When older children are subjected to a test scenario they are aware of how the process works. Most importantly they know there is a ‘right answer’ and the purpose of the test is to get as many right answers as possible. We learn the rituals of testing: what the ‘tester’ or ‘examiner’ wants us to do in order to get that right answer, how to ‘second guess’ what they are looking for and provide it for them.
Young children do not have the knowledge of the rituals of the test process, generally aren’t aware that there is a ‘right’ answer, and often respond to the questions with their own unconventional or creatively uninformed perspective, thus creating data that doesn’t necessarily demonstrate what they really know.
As long as policy-makers deflect reality because the nature of young children is untidy, unpredictable and takes time, skill, patience and reflection to ascertain, then these tensions and conflicts will continue. As long as they place statistical convenience above accurate, albeit challenging processes of assessment then there will always be a nagging antagonism between the necessary creation of accountability data and EYFS specialists and practitioners.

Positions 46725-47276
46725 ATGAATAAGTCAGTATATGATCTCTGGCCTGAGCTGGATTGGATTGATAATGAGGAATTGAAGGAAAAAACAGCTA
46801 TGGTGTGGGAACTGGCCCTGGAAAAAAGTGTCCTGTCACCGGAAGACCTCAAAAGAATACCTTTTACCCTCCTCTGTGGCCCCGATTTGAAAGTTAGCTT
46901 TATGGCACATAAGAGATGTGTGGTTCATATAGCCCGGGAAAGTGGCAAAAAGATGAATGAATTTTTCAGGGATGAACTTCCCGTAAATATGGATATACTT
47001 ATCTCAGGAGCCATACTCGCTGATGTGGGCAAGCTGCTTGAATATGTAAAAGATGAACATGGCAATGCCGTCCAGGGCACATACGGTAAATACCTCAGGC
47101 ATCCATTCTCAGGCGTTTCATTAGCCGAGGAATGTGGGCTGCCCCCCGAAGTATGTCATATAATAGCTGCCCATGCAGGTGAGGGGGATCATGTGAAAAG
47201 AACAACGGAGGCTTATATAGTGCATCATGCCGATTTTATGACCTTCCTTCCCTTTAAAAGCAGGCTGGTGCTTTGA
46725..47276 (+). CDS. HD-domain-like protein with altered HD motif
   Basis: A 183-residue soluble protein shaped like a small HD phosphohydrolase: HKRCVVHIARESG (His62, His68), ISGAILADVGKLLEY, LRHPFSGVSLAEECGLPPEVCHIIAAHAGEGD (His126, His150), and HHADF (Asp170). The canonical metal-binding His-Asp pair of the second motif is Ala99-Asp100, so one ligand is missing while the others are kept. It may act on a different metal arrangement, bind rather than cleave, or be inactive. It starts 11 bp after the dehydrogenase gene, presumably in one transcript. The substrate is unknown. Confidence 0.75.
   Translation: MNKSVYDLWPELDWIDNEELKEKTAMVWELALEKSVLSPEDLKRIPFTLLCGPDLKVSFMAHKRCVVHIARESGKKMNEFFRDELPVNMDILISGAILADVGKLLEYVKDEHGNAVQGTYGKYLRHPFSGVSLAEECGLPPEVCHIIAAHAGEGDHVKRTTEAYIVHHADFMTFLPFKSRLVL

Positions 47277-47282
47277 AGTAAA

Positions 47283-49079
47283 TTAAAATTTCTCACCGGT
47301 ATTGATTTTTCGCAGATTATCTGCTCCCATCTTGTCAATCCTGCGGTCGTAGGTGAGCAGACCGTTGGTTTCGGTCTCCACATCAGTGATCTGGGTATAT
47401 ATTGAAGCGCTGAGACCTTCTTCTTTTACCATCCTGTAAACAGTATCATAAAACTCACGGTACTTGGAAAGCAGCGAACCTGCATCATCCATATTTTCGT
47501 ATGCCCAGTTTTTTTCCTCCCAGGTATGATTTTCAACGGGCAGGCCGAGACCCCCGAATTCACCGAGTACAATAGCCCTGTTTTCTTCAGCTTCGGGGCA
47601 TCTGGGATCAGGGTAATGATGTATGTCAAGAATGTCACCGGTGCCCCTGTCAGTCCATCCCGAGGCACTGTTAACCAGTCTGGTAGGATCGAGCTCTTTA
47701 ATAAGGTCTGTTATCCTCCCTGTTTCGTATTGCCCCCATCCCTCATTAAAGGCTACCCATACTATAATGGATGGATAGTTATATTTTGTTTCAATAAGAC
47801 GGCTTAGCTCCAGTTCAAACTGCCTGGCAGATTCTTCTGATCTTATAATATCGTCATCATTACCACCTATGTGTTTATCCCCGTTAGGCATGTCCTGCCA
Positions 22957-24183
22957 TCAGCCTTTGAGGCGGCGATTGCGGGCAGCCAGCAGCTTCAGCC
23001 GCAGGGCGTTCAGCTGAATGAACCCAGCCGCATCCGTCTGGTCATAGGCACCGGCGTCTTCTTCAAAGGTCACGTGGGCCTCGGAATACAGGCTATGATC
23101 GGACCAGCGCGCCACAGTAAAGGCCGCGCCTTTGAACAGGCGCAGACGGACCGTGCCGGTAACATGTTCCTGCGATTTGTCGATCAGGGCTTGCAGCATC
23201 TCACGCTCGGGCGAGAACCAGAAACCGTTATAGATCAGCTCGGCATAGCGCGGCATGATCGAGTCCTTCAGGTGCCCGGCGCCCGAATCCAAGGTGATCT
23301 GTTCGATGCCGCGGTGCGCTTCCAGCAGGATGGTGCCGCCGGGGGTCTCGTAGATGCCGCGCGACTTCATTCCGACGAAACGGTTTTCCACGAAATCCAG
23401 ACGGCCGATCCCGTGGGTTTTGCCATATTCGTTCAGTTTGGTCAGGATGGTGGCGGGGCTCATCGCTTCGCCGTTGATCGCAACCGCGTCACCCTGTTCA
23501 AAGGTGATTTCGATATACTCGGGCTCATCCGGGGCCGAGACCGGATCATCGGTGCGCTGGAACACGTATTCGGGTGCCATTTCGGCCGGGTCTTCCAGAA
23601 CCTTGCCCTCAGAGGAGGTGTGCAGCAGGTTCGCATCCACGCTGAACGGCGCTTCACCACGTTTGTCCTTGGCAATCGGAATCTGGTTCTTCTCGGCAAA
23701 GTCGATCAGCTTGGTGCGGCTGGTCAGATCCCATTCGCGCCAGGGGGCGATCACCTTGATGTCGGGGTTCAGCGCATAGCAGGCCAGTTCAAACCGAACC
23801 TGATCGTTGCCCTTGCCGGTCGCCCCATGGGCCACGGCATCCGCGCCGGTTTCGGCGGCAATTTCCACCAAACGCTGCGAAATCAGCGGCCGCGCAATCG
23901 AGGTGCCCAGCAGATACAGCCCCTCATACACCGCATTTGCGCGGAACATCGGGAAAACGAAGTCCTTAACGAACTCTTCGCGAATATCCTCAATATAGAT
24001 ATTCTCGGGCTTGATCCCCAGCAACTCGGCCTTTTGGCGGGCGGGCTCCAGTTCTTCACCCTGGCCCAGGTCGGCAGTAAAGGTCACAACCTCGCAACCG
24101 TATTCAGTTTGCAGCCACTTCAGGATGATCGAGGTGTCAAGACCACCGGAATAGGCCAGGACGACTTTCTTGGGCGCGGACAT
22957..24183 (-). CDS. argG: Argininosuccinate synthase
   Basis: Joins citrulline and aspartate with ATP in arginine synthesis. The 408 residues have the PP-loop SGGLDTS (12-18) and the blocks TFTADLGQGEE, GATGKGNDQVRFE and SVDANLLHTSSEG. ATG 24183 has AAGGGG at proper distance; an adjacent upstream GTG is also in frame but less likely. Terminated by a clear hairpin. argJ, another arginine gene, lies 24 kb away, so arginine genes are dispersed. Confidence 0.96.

Although not convenient, effective assessment for accountability must include all the aspects that contribute to developmental trajectories and likely outcomes.
Although by no means a perfect process, teacher-led observational assessment, properly supported and moderated, does provide accurate and reliable information that can be used to effectively establish starting points from which accountability can be judged.